Of course, this raises an­other ques­tion: Why would coun­tries want to leave the Euro­pean Union or its struc­tures in the first place? Again, the an­swer de­pends on the mem­ber. Some gov­ern­ments, whether backed by a pop­u­lar ref­er­en­dum or par­lia­men­tary ap­proval, might vol­un­tar­ily choose to leave. Stud­ies like the lat­est Euro­barom­e­ter, which showed that the Con­ti­nent's trust in the Euro­pean Union dropped sharply from 57 per­cent in 2007 to 33 per­cent in 2016, sug­gest that the Bri­tish ref­er­en­dum may not be the last of its kind. On the other hand, some gov­ern­ments

might be forced out of the bloc, should they be­come po­lit­i­cally or fi­nan­cially un­able to ac­cept the con­di­tions at­tached to re­tain­ing their mem­ber­ship. (Athens, for in­stance, made a con­scious de­ci­sion to con­sent to cred­i­tors' de­mands in or­der to stay in the eu­ro­zone.) Still oth­ers could de­part as the en­ti­ties they be­long to dis­solve, ei­ther as the re­sult of a con­sen­sual de­ci­sion or be­cause of an ex­is­ten­tial cri­sis.

Like­li­hood and Con­se­quence

Which coun­tries choose to re­nounce their mem­ber­ship in the Euro­pean Union or its in­sti­tu­tions will de­ter­mine the bloc's fate. The or­ga­ni­za­tion could prob­a­bly weather Croa­tia's de­par­ture, but it would not sur­vive France's. There is also some­thing to be said for the strength in num­bers: The flight of a sin­gle, small econ­omy would not en­dan­ger the Euro­pean Union, but a co­or­di­nated exit of sev­eral as­suredly would.

Cer­tain po­lit­i­cal and geo­graphic fac­tors will af­fect mem­bers' chances of some­day with­draw­ing from the Con­ti­nen­tal bloc. A large Euroskep­tic pop­u­la­tion could pres­sure its gov­ern­ment to opt out of the Euro­pean Union, or en­cour­age politi­cians to do so in pur­suit of higher ap­proval rat­ings. Coun­tries with strong economies or strate­gic lo­ca­tions on the Con­ti­nent could use their ad­van­tages to wran­gle a bet­ter exit deal – or to ex­act con­ces­sions from Brussels in ex­change for stay­ing in the bloc. Mem­bers with weaker economies, mean­while, may have less choice in the mat­ter, since they would likely be the first ca­su­al­ties of any new EU cri­sis to arise.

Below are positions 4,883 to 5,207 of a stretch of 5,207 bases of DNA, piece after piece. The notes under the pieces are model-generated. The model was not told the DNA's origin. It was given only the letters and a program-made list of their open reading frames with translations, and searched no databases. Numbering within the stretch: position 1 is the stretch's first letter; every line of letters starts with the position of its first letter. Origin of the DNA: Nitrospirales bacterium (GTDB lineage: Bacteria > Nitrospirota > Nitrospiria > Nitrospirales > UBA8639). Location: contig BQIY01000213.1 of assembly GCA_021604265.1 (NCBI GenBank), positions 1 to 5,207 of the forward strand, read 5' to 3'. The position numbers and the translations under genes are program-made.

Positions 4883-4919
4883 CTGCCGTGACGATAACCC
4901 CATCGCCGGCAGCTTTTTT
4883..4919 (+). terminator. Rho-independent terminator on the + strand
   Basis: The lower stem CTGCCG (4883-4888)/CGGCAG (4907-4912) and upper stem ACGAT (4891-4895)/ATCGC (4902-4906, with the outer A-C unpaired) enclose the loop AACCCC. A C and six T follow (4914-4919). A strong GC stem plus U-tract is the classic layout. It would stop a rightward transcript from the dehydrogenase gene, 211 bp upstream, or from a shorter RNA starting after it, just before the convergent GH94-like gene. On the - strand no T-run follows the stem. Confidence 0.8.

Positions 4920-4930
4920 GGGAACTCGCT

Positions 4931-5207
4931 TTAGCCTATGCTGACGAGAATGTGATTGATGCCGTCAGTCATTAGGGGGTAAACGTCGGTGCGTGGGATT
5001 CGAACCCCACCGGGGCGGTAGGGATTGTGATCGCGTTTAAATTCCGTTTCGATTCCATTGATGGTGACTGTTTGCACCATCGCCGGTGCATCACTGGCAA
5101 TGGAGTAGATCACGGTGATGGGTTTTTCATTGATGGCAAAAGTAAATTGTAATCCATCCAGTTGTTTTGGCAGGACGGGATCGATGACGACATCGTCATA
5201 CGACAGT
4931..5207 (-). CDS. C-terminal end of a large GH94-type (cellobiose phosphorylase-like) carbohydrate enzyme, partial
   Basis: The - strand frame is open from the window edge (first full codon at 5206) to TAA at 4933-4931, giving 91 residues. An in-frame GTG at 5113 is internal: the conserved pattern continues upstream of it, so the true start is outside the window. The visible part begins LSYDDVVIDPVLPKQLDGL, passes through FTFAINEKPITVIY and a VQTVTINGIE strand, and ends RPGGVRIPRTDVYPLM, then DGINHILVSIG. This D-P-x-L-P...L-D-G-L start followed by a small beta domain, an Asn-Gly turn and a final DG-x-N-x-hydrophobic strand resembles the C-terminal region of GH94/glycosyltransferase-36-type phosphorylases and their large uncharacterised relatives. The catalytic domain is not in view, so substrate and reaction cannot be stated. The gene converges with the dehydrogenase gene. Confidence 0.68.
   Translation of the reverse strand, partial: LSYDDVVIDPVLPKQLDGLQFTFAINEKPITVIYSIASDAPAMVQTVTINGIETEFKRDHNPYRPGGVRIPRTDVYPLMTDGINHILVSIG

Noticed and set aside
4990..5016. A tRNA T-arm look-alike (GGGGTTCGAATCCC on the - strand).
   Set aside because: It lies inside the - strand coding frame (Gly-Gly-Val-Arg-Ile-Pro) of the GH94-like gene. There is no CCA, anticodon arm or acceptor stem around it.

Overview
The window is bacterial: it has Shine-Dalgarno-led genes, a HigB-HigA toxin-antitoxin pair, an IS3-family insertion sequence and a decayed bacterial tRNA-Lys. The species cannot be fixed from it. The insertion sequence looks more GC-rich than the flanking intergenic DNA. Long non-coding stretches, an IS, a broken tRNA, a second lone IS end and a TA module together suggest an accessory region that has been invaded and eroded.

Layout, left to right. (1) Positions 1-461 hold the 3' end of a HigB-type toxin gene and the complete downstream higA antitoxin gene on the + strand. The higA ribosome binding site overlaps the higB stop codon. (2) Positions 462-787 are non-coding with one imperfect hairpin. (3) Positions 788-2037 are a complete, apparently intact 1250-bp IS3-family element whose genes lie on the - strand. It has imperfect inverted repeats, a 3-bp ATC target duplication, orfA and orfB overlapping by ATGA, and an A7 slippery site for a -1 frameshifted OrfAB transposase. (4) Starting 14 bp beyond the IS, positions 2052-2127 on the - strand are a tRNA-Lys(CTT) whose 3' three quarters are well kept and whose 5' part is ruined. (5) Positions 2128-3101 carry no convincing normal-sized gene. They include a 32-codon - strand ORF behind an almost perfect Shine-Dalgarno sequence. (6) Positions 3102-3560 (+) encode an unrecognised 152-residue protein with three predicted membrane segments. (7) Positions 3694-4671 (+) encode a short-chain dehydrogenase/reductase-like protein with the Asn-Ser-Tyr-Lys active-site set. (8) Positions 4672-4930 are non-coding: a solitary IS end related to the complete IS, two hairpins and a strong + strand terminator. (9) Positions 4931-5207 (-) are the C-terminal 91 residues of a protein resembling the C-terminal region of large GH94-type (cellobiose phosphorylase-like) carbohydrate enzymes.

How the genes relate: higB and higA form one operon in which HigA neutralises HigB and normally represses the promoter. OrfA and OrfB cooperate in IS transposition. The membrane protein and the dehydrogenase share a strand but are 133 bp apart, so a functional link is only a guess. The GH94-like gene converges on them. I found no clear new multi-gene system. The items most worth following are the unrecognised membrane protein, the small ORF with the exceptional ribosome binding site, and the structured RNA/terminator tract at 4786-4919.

By and large, EU mem­bers can be di­vided into four cat­e­gories of coun­tries based on the like­li­hood and con­se­quences of their de­par­ture from the union.

The Out­siders

In re­cent years, some of the Euro­pean Union's harsh­est crit­ics have been Cen­tral and Eastern Euro­pean mem­bers that do not be­long to the eu­ro­zone. Many of these coun­tries view the Euro­pean Union as a pact among states that should re­main sov­er­eign, and they have guarded their na­tional pow­ers from Brussels' ev­er­ex­pand­ing reach. Hun­gary and Poland lead the pack in their re­sis­tance to deeper Euro­pean in­te­gra­tion, but states like the Czech Repub­lic, Ro­ma­nia and Bul­garia have be­come sim­i­larly skep­ti­cal of the eu­ro­zone and pro­pos­als to in­crease Brussels' au­thor­ity.

This is not to say that these coun­tries are will­ing to desert the bloc. All are net re­ceivers of EU aid and sub­si­dies, and they see EU mem­ber­ship as a route to mod­ern­iz­ing their economies and at­tract­ing for­eign in­vest­ment. Some even view the bloc as a guar­an­tee of the West's pro­tec­tion against Rus­sian ag­gres­sion. The ma­jor­ity of vot­ers in the re­gion, more­over, still sup­port the idea of stay­ing in the Euro­pean Union.

Nev­er­the­less, Cen­tral and Eastern Euro­pean states will not hes­i­tate to as­sert their na­tional rights and ad­vo­cate weaker EU in­sti­tu­tions. Their op­po­si­tion to in­te­gra­tion will lend mo­men­tum to Euroskep­tic move­ments across the Con­ti­nent seek­ing to rene­go­ti­ate terms with Brussels. Over time, per­sis­tent an­tiEU rhetoric could boost na­tion­al­ist and pop­ulist forces in the re­gion, cor­ner­ing gov­ern­ments into mak­ing de­ci­sions that may run counter to their strate­gic goals.